Ewurakua Dawson-Amoah’s poetic short, co-written by Dawson-Amoah and Adeleke Ode, To The Girl That Looks Like Me summarises a key component of being black: hair. And with it, all the other bits and pieces that come attached, like shame, and the scrutinising eyes that cause the shame.
In a five-minute runtime, the narrator’s powerful voice takes the audience through an inner world common to too many. It begins at shame—grief even—at being born black, at needing cornrows, at needing someone else to do your hair, while a white world looks on with question, judgement, and worst of all, mockery. The narration keeps moving, pausing to look at the painful irony of appropriation: silky hair on white heads braided into cornrows. And on it keeps going, to come upon a space clawed out by black hands where one is black without shame. There is celebration and fierce pride; a reclamation of what should never have been taken. The minimalistic music gives centre stage to the narration, which utilises the beats and relative silences such that labeling it poetry is absolutely justified.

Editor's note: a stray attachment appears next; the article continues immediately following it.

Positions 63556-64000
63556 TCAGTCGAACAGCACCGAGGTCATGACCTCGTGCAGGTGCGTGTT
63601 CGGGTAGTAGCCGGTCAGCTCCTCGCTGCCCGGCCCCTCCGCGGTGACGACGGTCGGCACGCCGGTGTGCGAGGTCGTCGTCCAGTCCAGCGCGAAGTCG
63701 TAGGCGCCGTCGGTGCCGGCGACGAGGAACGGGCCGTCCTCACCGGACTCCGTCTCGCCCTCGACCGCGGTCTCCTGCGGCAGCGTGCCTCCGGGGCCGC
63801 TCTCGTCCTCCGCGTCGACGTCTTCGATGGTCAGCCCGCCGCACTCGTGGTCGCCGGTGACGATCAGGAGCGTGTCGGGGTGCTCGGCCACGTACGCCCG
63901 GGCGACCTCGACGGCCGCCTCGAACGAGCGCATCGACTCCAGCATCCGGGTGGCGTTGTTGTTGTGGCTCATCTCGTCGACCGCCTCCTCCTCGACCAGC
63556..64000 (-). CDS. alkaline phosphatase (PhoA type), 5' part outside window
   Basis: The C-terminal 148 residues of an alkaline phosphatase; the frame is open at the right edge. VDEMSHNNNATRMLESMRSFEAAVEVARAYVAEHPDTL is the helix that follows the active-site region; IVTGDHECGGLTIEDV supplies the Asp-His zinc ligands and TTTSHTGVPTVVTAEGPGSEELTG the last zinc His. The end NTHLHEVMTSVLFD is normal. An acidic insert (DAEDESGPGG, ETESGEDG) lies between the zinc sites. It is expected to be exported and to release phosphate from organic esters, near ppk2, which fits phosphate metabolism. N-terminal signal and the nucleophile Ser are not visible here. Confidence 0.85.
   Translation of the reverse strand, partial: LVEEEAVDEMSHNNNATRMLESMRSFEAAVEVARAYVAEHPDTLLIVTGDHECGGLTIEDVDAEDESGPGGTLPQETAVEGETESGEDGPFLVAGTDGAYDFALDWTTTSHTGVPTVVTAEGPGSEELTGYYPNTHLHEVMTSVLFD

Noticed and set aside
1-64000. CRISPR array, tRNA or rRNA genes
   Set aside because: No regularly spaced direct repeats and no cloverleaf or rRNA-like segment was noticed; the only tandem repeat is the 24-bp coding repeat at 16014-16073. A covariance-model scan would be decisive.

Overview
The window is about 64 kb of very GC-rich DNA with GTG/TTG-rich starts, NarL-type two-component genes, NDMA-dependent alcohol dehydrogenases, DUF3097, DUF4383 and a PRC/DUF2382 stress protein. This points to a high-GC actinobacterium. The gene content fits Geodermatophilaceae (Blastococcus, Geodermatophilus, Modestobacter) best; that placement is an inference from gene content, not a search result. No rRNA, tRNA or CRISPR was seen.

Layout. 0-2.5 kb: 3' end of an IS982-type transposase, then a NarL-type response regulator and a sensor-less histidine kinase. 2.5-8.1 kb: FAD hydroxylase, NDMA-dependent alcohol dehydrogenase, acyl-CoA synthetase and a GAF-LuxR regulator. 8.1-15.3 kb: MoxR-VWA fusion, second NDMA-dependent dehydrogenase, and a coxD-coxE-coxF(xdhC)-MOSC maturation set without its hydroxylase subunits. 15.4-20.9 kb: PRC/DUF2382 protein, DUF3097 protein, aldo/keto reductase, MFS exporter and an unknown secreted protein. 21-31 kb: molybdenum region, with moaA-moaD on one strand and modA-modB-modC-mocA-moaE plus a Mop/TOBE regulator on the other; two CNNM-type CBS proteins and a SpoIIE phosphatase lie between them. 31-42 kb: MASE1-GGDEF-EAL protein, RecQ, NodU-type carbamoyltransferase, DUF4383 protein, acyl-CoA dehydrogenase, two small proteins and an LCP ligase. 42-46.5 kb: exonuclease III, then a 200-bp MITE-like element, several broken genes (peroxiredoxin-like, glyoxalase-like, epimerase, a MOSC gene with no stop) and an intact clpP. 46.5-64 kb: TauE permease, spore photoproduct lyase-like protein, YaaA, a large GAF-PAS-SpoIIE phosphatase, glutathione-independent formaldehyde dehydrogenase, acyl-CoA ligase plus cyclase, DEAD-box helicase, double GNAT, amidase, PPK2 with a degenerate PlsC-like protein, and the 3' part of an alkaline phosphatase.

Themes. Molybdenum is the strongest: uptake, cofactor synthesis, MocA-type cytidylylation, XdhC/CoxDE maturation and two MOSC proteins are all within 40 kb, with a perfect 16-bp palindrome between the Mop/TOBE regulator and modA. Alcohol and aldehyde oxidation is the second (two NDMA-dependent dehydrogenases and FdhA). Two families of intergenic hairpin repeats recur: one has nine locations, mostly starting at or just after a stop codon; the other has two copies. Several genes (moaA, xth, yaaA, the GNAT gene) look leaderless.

The shots are beautifully composed, incorporating sharp, neat lines with dark, peeling old walls in its opening sequence: there is poverty and struggle, but also an unbroken spirit. The harsh lighting emphasizes the debasing experience of being thus scrutinized by a white crowd. Throughout the film, its visual style—showing a strong influence of contemporary art—makes explicit the inner emotional world of the character we follow. It is simultaneously specific and personal, and shared. The editing imbues it with potent energy and beauty channelised from righteous anger.
To The Girl That Looks Like Me is acutely specific to the black experience, but its themes hold wider appeal, as does its compelling narration style. The feelings at the core of being abused, oppressed, and discriminated against, after all, do overlap across groups.
And for filmmaking enthusiasts, there is many a lesson to glean here.
Watch To the Girl that Looks Like Me Short Film
To The Girl That Looks Like Me: Powerful Portrayal Of Anger And Self-Actualization